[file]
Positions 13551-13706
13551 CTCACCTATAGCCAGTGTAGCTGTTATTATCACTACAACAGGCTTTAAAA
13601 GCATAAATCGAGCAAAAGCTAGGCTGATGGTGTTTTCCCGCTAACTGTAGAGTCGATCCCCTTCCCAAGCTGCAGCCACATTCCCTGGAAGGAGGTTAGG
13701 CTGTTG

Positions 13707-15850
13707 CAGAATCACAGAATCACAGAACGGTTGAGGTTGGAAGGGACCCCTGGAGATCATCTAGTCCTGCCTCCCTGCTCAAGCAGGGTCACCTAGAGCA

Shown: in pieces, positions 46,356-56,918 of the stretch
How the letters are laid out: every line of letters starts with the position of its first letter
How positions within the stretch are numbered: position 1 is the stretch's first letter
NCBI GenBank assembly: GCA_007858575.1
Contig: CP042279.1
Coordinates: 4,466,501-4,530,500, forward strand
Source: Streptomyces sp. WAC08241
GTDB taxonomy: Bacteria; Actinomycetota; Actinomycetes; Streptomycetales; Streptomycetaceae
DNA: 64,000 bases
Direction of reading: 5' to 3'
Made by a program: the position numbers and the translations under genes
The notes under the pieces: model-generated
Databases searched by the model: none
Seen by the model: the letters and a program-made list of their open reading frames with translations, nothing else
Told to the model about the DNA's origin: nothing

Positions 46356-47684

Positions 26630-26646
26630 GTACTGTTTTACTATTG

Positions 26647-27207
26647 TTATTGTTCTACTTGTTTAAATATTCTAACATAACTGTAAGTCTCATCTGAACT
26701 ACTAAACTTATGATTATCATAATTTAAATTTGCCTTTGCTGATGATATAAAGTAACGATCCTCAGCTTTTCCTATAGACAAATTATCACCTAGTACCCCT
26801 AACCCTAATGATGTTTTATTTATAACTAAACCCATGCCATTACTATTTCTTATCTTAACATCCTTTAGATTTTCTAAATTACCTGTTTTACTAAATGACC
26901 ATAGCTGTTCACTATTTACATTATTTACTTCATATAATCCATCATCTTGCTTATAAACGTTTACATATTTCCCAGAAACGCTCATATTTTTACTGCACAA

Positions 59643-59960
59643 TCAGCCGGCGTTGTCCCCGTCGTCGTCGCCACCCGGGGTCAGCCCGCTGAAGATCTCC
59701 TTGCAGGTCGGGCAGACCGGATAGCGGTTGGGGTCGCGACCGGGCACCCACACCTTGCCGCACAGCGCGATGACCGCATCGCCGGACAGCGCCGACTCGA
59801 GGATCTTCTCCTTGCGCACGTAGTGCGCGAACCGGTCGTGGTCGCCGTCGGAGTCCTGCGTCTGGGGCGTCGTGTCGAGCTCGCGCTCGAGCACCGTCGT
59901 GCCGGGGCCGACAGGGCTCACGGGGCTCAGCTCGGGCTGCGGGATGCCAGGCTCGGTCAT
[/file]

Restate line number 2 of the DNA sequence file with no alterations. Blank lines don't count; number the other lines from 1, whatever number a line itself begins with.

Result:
13551 CTCACCTATAGCCAGTGTAGCTGTTATTATCACTACAACAGGCTTTAAAA